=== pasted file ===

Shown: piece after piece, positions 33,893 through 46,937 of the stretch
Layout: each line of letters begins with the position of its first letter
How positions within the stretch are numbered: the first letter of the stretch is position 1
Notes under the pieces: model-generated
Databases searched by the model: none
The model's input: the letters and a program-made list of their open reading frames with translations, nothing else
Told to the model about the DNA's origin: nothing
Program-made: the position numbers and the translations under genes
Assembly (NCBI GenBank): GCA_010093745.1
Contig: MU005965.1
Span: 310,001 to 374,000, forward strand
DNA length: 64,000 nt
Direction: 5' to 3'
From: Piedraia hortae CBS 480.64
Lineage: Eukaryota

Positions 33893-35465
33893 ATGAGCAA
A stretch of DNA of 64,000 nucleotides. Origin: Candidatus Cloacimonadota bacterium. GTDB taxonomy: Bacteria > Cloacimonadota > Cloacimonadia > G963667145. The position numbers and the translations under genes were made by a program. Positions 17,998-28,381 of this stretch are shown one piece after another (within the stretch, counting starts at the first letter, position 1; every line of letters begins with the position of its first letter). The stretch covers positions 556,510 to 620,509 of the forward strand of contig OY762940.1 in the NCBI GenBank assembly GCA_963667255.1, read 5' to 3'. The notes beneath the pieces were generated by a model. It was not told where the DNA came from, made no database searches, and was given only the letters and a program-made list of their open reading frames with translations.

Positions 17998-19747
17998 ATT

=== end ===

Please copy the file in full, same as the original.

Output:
Shown: piece after piece, positions 33,893 through 46,937 of the stretch
Layout: each line of letters begins with the position of its first letter
How positions within the stretch are numbered: the first letter of the stretch is position 1
Notes under the pieces: model-generated
Databases searched by the model: none
The model's input: the letters and a program-made list of their open reading frames with translations, nothing else
Told to the model about the DNA's origin: nothing
Program-made: the position numbers and the translations under genes
Assembly (NCBI GenBank): GCA_010093745.1
Contig: MU005965.1
Span: 310,001 to 374,000, forward strand
DNA length: 64,000 nt
Direction: 5' to 3'
From: Piedraia hortae CBS 480.64
Lineage: Eukaryota

Positions 33893-35465
33893 ATGAGCAA
A stretch of DNA of 64,000 nucleotides. Origin: Candidatus Cloacimonadota bacterium. GTDB taxonomy: Bacteria > Cloacimonadota > Cloacimonadia > G963667145. The position numbers and the translations under genes were made by a program. Positions 17,998-28,381 of this stretch are shown one piece after another (within the stretch, counting starts at the first letter, position 1; every line of letters begins with the position of its first letter). The stretch covers positions 556,510 to 620,509 of the forward strand of contig OY762940.1 in the NCBI GenBank assembly GCA_963667255.1, read 5' to 3'. The notes beneath the pieces were generated by a model. It was not told where the DNA came from, made no database searches, and was given only the letters and a program-made list of their open reading frames with translations.

Positions 17998-19747
17998 ATT